This mid-sem recess I read : *What is mathematics?* by Balkrishna Shetty.

As many of you may know and have read the old classic by same title *What is mathematics? *by Richard Courant and Herbert Robbins. But both have completely different genre. One starling difference between these books is that Courant & Robbins have arranged their book in chapters as in a textbook where as Shetty has arranged his book on popular math topics. Though both books requires high school mathematics as prerequisite. I am not going to comment o the classic by Courant & Robbins.

Shetty has his focus on modern inter disciplinary aspects of mathematics. Shetty has written in a story telling form. A kind of *Panchtantras* genre. More of philosophical treatment of mathematics by drawing analogies which I don’t understand. There are mythological stories (Indian as well as western) at beginning of each section but I didn’t find much relation between the mathematical concept being explained and the story being told as a motivation for that concept. Shetty has tried to prove to common man that we all are mathematicians since mathematics is all around us. The book also consists the “Life Blood of Mathematics” i.e. Problems & Puzzles in form of Notes towards end of the book. Almost all famous recreational problems have been touched in form of notes in this book.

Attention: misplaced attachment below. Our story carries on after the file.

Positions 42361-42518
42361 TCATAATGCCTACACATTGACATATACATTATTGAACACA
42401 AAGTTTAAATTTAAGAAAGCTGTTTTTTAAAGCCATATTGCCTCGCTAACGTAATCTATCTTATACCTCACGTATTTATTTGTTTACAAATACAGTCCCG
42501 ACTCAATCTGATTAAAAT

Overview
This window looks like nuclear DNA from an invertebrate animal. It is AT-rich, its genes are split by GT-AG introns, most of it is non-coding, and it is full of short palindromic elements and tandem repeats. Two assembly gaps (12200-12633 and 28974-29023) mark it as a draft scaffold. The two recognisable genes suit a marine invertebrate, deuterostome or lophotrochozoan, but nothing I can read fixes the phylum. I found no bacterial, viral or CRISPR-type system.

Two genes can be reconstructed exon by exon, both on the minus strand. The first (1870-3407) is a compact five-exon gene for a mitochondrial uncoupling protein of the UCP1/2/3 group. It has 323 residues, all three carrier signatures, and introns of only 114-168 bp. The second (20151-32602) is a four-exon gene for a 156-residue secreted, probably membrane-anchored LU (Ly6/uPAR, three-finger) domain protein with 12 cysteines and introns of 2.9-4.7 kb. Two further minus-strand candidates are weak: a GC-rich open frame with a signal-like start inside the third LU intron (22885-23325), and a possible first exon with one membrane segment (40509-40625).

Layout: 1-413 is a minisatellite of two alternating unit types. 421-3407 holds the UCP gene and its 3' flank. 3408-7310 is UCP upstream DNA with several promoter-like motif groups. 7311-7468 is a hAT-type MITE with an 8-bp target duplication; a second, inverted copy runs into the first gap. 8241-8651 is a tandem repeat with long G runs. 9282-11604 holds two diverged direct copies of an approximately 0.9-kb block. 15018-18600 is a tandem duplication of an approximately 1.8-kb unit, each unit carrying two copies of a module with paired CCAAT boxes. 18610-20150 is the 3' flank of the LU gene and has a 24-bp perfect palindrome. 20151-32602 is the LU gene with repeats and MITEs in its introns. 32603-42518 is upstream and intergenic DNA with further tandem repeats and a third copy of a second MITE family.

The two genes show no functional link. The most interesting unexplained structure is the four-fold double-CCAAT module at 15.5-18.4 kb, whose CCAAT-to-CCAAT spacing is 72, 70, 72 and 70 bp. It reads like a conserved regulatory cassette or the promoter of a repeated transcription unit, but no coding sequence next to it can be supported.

Shetty is not an active researcher. Actually he is a retired Indian diplomat who served as India’s Ambassador to Sweden, Latvia, Bahrain, Senegal and Mali. But before becoming a diplomat he was a researcher in Mathematics at the Tata Institute of Fundamental Research, Mumbai, he joined the Indian Statistical Service in 1973 and was Assistant Director, dealing with Industries and Trade Statistics in Central Statistical Organisation, Government of India, New Delhi. Thus his style of writing may not at all appeal a person like me who is interested in pure & abstract beauty of mathematics. People like me don’t care much about physical existence of object to describe its beauty. But Shetty has tried to describe mathematics by attaching a physical meaning to it. Towards end of his book he discussed applications of mathematics in various fields (*which is source for funding of abstract ideas of mathematicians*).

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